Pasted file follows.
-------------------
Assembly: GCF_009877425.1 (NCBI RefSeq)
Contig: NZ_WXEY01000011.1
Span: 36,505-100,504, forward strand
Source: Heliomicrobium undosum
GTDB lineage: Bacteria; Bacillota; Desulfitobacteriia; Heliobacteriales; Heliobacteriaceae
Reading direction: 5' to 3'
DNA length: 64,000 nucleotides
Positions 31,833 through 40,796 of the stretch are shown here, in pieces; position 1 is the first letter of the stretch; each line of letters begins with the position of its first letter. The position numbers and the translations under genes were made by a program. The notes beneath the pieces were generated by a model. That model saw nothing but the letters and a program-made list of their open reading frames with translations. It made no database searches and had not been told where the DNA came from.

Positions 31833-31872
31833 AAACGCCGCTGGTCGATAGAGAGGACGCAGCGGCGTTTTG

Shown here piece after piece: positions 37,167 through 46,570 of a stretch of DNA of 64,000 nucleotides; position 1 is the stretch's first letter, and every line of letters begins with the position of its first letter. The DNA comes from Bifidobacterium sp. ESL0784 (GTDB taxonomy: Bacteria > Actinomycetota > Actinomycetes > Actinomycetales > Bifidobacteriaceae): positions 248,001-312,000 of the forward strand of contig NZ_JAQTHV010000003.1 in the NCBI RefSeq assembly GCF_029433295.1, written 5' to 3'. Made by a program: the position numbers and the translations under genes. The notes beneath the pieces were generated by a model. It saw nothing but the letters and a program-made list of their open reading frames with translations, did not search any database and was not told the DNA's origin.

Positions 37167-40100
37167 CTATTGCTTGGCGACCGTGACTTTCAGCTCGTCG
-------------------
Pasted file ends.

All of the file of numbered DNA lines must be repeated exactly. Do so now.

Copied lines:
Assembly: GCF_009877425.1 (NCBI RefSeq)
Contig: NZ_WXEY01000011.1
Span: 36,505-100,504, forward strand
Source: Heliomicrobium undosum
GTDB lineage: Bacteria; Bacillota; Desulfitobacteriia; Heliobacteriales; Heliobacteriaceae
Reading direction: 5' to 3'
DNA length: 64,000 nucleotides
Positions 31,833 through 40,796 of the stretch are shown here, in pieces; position 1 is the first letter of the stretch; each line of letters begins with the position of its first letter. The position numbers and the translations under genes were made by a program. The notes beneath the pieces were generated by a model. That model saw nothing but the letters and a program-made list of their open reading frames with translations. It made no database searches and had not been told where the DNA came from.

Positions 31833-31872
31833 AAACGCCGCTGGTCGATAGAGAGGACGCAGCGGCGTTTTG

Shown here piece after piece: positions 37,167 through 46,570 of a stretch of DNA of 64,000 nucleotides; position 1 is the stretch's first letter, and every line of letters begins with the position of its first letter. The DNA comes from Bifidobacterium sp. ESL0784 (GTDB taxonomy: Bacteria > Actinomycetota > Actinomycetes > Actinomycetales > Bifidobacteriaceae): positions 248,001-312,000 of the forward strand of contig NZ_JAQTHV010000003.1 in the NCBI RefSeq assembly GCF_029433295.1, written 5' to 3'. Made by a program: the position numbers and the translations under genes. The notes beneath the pieces were generated by a model. It saw nothing but the letters and a program-made list of their open reading frames with translations, did not search any database and was not told the DNA's origin.

Positions 37167-40100
37167 CTATTGCTTGGCGACCGTGACTTTCAGCTCGTCG